Beaver Dam Fire Chief Talks Fire Safety

(Beaver Dam) With colder temperatures here to stay, it is again time to remember the principles of fire safety. Many people use fireplaces and wood stoves to heat their houses, but that can be dangerous if safety measures are not practiced. Beaver Dam Fire Chief Michael Wesle recommends those with a fireplace in their home to get their chimney inspected annually.

“Chimney fires, whether we’re talking about a kitchen fire in an oven any other sort of heating appliance, almost all the time we find that the fire starts not necessary because of a malfunction of something but because of cleanliness,” says Wesle. “Whether we’re talking about chimney’s, stoves, ovens, even when we got to pellet stoves or you go away from an actually fireplace and you go to maybe a wood burning insert or a wood stove, most of the time it comes back to making sure that its clean.”

Wesle says those inspections should be done by a certified professional.

“When it comes to your fireplace or wood burning appliance, that’s not necessarily something that I would recommend the homeowner [inspects],” says Wesle. “I would call a professional, have it cleaned professionally, and inspected professionally and they do that on a daily basis. They know what they are looking for and they have the equipment to do it. That would be our recommendation.”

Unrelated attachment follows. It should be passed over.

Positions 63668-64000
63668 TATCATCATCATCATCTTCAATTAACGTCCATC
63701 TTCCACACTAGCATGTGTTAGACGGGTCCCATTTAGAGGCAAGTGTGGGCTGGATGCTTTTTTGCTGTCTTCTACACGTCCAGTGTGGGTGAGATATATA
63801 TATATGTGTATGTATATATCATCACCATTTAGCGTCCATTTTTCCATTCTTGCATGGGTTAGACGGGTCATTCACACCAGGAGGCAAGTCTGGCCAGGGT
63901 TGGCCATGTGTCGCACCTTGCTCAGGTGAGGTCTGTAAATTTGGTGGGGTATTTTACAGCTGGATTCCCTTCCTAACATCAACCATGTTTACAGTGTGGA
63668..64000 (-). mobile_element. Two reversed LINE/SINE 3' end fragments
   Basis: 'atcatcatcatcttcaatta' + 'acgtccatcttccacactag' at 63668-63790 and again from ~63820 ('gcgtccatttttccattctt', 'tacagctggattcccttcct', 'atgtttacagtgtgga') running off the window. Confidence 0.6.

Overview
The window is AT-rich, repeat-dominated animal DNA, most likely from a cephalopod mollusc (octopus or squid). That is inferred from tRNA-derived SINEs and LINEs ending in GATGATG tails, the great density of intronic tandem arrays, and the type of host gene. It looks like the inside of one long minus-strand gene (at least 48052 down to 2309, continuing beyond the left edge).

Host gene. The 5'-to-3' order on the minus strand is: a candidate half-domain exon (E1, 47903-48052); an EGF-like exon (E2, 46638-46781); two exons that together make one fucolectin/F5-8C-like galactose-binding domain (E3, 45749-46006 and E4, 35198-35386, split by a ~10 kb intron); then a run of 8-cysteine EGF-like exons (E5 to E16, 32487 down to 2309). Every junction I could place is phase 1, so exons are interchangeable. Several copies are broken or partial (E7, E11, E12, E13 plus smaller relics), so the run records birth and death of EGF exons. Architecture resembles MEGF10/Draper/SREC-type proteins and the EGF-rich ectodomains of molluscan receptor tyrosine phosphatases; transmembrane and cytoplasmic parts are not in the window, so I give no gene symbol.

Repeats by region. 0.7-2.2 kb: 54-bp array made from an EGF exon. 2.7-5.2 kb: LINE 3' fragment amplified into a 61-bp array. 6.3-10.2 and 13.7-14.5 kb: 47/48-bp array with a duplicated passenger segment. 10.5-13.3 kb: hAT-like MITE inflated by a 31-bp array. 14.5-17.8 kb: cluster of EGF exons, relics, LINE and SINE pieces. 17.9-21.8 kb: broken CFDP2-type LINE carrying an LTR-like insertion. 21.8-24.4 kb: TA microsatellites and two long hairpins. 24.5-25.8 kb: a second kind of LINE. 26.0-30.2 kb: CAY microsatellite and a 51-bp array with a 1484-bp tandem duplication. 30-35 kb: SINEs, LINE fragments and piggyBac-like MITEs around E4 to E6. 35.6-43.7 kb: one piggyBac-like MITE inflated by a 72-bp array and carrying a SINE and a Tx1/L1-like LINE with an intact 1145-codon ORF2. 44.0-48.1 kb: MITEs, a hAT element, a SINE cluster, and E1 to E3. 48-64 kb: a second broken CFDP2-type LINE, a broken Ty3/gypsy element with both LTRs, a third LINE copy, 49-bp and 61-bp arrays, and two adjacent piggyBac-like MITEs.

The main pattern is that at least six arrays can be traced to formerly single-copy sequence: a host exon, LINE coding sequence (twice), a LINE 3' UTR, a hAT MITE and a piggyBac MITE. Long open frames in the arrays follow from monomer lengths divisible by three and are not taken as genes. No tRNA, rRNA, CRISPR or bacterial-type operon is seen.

Wesle notes that the only thing that should be burned in a fireplace is dry, seasoned wood.

“When you start talking about burning anything outside of [dry, seasoned wood], when you talk about even burning wood that is green, soft-wood, we do not recommend that,” says Wesle. “You’re going to get a lot of creosote. The problem with burning these things even when you go to cardboard, or paper, or garbage is they don’t burn as efficiently as that dry, hard wood. When you don’t have the efficient process of burning, what’s going to happen is you’re going to have insufficient combustion and you’re going to have a lot of buildup of soot and that creosote in your fireplace and that’s what’s going to eventually lead to a chimney fire.”

Wesle says to never leave a fire unattended and if you must leave your house, make sure the flames are fully extinguished. He also points out that it is important to have working smoke and carbon monoxide alarms if you plan to burn wood inside your home.